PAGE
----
A recent study examined the impact that specific drugs have on pancreatic islet cells and their function. Researchers were able to fine-tune single-cell transcriptomics to remove contamination from RNA molecules that could interfere with results and negatively affect reliability of the data.

Once they had created decontaminated transcriptomes, they tested three different drugs that relate to blood glucose management. They found that one drug, FOXO1, “induces dedifferentiation of both alpha and beta cells,” while the drug artemether “had been found to diminish the function of alpha cells and could induce insulin production in both in vivo and in vitro studies.” They compared these drugs in both human and mouse samples to determine if there were any differences in how the cells responded. One notable difference was that artemether did not have a significant impact on insulin expression in human cells, but in mouse cells, there was reduced insulin expression and overall beta cell identity.

Single-cell analysis of various drugs could help guide future therapeutic treatments for type 1 diabetes as researchers better understand their impact. Targeted therapies have become a greater focus of research as scientists continue to explore T1D at a cellular level.

Diabetes Research Connection (DRC) is interested to see how single-cell sequencing and the ability to decontaminate RNA sequences could affect diabetes research. The organization supports a wide array of T1D-focused studies by providing critical funding to allow early-career scientists to advance their research. To learn more and support these efforts, visit https://diabetesresearchconnection.org.

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Nasal Glucagon Approved to Treat Severe Hypoglycemia

If you or someone you love is living with type 1 diabetes, you know that, in addition to blood sugar becoming too high, having it drop too low is a serious concern as well. When blood sugar falls below 70mg/dL, individuals often start feeling the effects such as shakiness, sweating, chills, lightheadedness, weakness, blurry vision, or tiredness.

If blood sugar continues to drop, it can lead to severe hypoglycemia where the person may be unable to treat their low blood sugar themselves due to confusion, seizures, or loss of consciousness. When this occurs, the individual with T1D often relies on medical personnel or a trained bystander to administer glucagon. Traditionally, glucagon is injected into the arm, thigh, or buttock. However, the medication must first be reconstituted, which involves injecting the contents of the syringe into a vial, mixing it together, then drawing it back into the syringe to inject into the person. In an emergency situation, this can be a lot of steps to follow and there is plenty of room for error.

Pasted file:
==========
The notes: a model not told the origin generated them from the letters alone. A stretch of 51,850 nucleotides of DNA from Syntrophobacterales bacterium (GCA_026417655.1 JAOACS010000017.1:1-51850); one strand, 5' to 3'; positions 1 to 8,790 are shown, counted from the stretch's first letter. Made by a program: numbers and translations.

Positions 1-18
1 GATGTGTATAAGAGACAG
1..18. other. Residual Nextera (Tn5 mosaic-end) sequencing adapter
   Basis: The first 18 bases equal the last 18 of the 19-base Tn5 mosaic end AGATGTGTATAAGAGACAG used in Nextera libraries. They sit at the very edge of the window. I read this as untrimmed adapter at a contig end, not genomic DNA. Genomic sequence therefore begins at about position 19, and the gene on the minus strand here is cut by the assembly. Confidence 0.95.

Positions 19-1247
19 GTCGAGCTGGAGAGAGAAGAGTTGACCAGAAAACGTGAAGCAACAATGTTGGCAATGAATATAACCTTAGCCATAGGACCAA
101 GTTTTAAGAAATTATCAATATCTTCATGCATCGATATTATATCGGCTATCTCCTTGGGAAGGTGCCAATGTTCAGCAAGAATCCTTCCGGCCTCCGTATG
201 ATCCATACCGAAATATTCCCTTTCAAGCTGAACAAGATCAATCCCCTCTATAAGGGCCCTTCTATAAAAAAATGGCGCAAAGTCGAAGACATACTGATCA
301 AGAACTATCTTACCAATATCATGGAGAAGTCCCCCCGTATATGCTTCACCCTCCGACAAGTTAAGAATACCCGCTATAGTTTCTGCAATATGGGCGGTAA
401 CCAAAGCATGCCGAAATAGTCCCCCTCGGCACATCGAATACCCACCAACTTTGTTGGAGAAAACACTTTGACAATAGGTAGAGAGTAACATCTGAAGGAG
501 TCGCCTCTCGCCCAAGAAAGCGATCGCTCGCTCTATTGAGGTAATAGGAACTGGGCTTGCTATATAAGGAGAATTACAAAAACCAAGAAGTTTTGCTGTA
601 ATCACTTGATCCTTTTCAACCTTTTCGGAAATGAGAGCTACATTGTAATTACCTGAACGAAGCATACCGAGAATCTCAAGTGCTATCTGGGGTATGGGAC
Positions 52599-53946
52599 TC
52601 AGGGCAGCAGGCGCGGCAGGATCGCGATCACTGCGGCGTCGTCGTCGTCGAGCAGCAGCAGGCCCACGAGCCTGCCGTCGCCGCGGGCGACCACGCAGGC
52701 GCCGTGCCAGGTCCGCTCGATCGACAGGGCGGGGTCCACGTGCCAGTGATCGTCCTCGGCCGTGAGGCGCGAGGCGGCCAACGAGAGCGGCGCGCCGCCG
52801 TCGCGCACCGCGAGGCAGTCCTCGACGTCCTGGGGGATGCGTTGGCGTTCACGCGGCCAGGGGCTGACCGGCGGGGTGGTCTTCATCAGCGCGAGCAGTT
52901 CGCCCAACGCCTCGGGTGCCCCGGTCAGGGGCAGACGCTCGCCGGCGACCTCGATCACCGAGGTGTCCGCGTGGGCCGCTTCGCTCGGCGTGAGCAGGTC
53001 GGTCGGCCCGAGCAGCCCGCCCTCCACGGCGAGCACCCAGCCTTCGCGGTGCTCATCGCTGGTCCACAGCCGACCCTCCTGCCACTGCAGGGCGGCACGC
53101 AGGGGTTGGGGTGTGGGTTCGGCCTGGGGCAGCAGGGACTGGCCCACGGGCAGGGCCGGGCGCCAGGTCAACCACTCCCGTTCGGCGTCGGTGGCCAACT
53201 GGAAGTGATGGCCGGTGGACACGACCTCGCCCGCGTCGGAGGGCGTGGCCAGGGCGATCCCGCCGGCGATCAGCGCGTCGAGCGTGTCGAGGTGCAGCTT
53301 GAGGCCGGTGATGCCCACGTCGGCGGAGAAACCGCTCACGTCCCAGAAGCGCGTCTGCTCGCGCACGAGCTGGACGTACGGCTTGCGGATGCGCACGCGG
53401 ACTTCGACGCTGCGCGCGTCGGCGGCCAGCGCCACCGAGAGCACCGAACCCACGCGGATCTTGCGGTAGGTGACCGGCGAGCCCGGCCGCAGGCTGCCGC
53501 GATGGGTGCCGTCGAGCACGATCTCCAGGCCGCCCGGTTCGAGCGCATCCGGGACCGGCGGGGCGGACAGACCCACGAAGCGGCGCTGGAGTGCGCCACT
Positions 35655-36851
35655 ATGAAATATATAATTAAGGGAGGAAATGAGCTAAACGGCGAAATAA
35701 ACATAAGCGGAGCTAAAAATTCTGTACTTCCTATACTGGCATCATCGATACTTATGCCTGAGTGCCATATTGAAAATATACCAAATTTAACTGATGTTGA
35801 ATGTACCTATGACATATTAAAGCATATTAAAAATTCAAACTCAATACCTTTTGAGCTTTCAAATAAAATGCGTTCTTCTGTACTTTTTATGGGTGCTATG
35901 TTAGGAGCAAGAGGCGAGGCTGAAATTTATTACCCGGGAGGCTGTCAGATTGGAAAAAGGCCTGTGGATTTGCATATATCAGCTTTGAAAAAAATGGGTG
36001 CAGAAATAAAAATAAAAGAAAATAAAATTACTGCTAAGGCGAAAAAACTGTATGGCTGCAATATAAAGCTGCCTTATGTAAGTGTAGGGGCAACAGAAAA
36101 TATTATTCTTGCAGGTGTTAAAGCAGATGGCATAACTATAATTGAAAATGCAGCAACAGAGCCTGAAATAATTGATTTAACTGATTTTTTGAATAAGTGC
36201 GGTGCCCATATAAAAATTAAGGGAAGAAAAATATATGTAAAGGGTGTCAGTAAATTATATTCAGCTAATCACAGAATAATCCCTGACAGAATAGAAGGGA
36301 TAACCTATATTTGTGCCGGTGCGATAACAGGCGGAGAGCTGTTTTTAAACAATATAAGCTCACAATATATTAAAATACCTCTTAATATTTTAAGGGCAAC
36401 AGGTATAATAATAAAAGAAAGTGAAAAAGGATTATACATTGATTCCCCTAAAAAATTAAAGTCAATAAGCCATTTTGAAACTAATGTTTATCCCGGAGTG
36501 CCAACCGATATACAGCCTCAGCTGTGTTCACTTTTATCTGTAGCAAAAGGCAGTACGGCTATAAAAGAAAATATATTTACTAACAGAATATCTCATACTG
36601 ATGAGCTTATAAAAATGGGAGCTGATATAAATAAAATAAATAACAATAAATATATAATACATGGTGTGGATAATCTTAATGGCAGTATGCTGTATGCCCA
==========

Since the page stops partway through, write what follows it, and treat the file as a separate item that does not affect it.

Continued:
In an effort to simplify the process, Eli Lilly and Company has manufactured the first ever FDA-approved nasal glucagon, Baqsimi. The device is pre-loaded with 3 mg of glucagon and ready to use for patients age 4 and older. The medication stimulates the liver to release glucose and was found to effectively reverse insulin-induced hypoglycemia based on three studies encompassing more than 200 participants. There were no major safety concerns, and the potential adverse reactions were similar to those of injectable glucagon with the addition of watery eyes and nasal congestion. However, nasal glucagon is not recommended for individuals with pheochromocytoma or insulinoma.

Nasal glucagon provides yet another option for individuals with T1D to quickly – and more easily – treat episodes of severe hypoglycemia. It is simple to use because there is no reconstitution, multi-step processes, or injections necessary. The drug is expected to hit the U.S. market around the beginning of September 2019.

We are excited to see this new product come to market and is interested to see how it impacts diabetes care and management for individuals who experience severe hypoglycemia.